Not until we are lost, do we begin to understand ourselves. -Henry David Thoreau
I have an annoying habit of getting lost. I’ve never been good at reading maps and I was a teenager before I knew North, South, East, and West in the city I’d lived most of my life. Once, when I was six I was at Sears with my mom and I snuck off and hid in a revolving clothes rack while my mom was trying on clothes. When I emerged a few minutes later, she was nowhere to be found. I felt the blood leave my face, my hands go ice cold, and my stomach sour with fear. I thought I was going to throw up and I felt dizzy and light headed. Frozen in place, I didn’t know what to do. Moments later, she breezed easily around the corner, the flood of relief washing over me like a waterfall, and I nearly collapsed in her arms. I’d never actually been lost and she didn’t even realize that for what was probably less than 10 seconds I felt completely alone.
I didn’t outgrow this tendency as I reached adulthood. I once got lost in the woods in the middle of the night. It was cold and dark outside, the snow was falling in sheets and the trail was nearly indiscernible from where I was positioned. Not able to see more than a few feet from my face, I was terrified of where I was supposed to go. The disorientation of that uncertainty was mind numbing. I spent the better part of an hour unsure of what direction to move and it took a miracle for me to see a light in the distance that ultimately led me back home. When I got back I was shaking, but not with fear, but with recognition of the familiar and with gratitude. My body knew physically what home felt like when we arrived there.
For the past week, I’ve had more than one unfinished blog draft waiting to be finished in my file (See: blog posts unfinished = metaphor for my life at present.) The blog count is up to five, well six I suppose as I type, since this is a new one. I am hopeful that I’m going to see through to publish before abandoning it for a later time. I am wanting the words to flow, to come easier than they are now, I don’t have to try to conjure them but effectively, I’m lost in a blizzard of words that won’t stick to paper.
Given that lost isn’t new territory for me and I’m not lost in a foreign place, I’m not afraid this place and oftentimes I welcome the experience. By desire, design, or deficiency, I am regularly traversing the unfamiliar and getting lost along the way (sometimes in a blizzard) but somehow I end up popping out into a place that even if it’s new feels familiar, feels like a place I’ve been, or a place I can call my own. And it is always that same feeling of gratitude washing over me when I get there.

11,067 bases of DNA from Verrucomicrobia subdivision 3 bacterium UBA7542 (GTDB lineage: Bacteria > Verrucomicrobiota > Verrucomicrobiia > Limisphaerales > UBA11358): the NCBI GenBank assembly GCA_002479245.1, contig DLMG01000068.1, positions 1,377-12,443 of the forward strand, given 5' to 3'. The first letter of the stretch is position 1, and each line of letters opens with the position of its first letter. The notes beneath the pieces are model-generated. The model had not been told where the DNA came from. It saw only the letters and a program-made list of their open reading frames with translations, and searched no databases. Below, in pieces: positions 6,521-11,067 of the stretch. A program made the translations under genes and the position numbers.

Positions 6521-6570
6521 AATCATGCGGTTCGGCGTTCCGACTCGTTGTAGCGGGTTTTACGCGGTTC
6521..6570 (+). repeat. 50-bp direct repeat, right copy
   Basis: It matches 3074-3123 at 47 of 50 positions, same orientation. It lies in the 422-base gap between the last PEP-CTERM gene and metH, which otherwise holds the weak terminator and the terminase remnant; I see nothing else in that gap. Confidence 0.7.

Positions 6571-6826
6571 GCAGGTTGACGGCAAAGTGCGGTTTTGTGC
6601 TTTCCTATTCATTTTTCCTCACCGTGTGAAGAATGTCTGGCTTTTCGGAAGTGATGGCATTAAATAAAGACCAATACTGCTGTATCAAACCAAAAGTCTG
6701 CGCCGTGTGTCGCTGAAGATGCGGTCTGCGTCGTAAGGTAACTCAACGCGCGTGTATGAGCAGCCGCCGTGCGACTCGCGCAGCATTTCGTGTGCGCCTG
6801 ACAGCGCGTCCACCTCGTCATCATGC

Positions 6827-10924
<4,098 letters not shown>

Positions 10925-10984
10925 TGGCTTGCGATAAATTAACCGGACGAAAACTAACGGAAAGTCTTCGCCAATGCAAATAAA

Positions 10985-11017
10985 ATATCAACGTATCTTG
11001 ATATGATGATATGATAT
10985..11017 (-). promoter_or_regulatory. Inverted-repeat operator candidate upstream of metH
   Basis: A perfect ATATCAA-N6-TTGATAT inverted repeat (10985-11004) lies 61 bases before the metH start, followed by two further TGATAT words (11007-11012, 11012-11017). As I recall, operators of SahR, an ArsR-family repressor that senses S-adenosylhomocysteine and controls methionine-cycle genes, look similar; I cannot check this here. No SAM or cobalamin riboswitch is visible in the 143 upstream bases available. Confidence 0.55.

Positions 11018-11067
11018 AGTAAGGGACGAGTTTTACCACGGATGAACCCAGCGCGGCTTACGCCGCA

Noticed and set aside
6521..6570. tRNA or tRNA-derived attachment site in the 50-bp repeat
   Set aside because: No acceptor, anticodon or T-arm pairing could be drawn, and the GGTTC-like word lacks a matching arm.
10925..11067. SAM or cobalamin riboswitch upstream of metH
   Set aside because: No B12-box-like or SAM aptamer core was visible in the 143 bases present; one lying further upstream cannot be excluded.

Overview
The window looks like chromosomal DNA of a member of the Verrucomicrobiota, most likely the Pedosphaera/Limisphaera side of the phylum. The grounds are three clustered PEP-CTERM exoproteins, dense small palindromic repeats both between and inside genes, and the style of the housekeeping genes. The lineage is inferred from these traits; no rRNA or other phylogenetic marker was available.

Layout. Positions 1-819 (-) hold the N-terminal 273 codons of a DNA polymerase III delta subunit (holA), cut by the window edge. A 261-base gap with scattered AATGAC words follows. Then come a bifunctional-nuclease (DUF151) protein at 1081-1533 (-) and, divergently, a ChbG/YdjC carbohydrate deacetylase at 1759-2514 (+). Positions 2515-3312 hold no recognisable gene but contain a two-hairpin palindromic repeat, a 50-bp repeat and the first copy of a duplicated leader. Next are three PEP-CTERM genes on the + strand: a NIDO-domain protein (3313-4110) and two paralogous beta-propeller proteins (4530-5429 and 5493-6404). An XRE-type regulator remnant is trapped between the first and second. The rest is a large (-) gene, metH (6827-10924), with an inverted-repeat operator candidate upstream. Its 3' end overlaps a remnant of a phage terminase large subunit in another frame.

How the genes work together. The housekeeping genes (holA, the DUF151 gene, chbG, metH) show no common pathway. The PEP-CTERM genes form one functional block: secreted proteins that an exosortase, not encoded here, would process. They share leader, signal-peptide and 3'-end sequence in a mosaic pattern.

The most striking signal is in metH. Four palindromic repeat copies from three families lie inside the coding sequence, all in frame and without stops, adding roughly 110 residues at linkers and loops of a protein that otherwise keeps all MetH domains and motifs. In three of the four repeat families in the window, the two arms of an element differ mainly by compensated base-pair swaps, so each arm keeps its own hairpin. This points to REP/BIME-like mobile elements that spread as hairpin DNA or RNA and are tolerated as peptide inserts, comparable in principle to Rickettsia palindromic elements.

I’ve come to believe that home for me isn’t a physical place, it’s a state of being. It’s the person I’ve become combined with the community I’ve built around myself, and it’s always in motion. Home is always evolving. And for me, that can’t be contained beneath a single rooftop somewhere, and it’s not a destination on a map (that I’d probably get lost following anyway). Home is all along the way, and it’s what I bring with me.
I’m lost again, but not inside a clothes rack or in the woods. It’s more complicated but no less uncomfortable. And I’m unsure how I’m supposed to even begin or where to step. But, I suppose the important part is that I know I will begin, and I will continue to move forward. However unsure I feel of the direction and the path I have faith that my uncertainty is probably not accidental.
So my getting lost, then, might just be what I’m supposed to do and I’m right where I’m supposed to be. Being lost means we know that there is something worth seeking and that when we arrive we’ll know we’re there. And not just because home has been found but because maybe we were never actually lost in the first place we were just expanding our territory.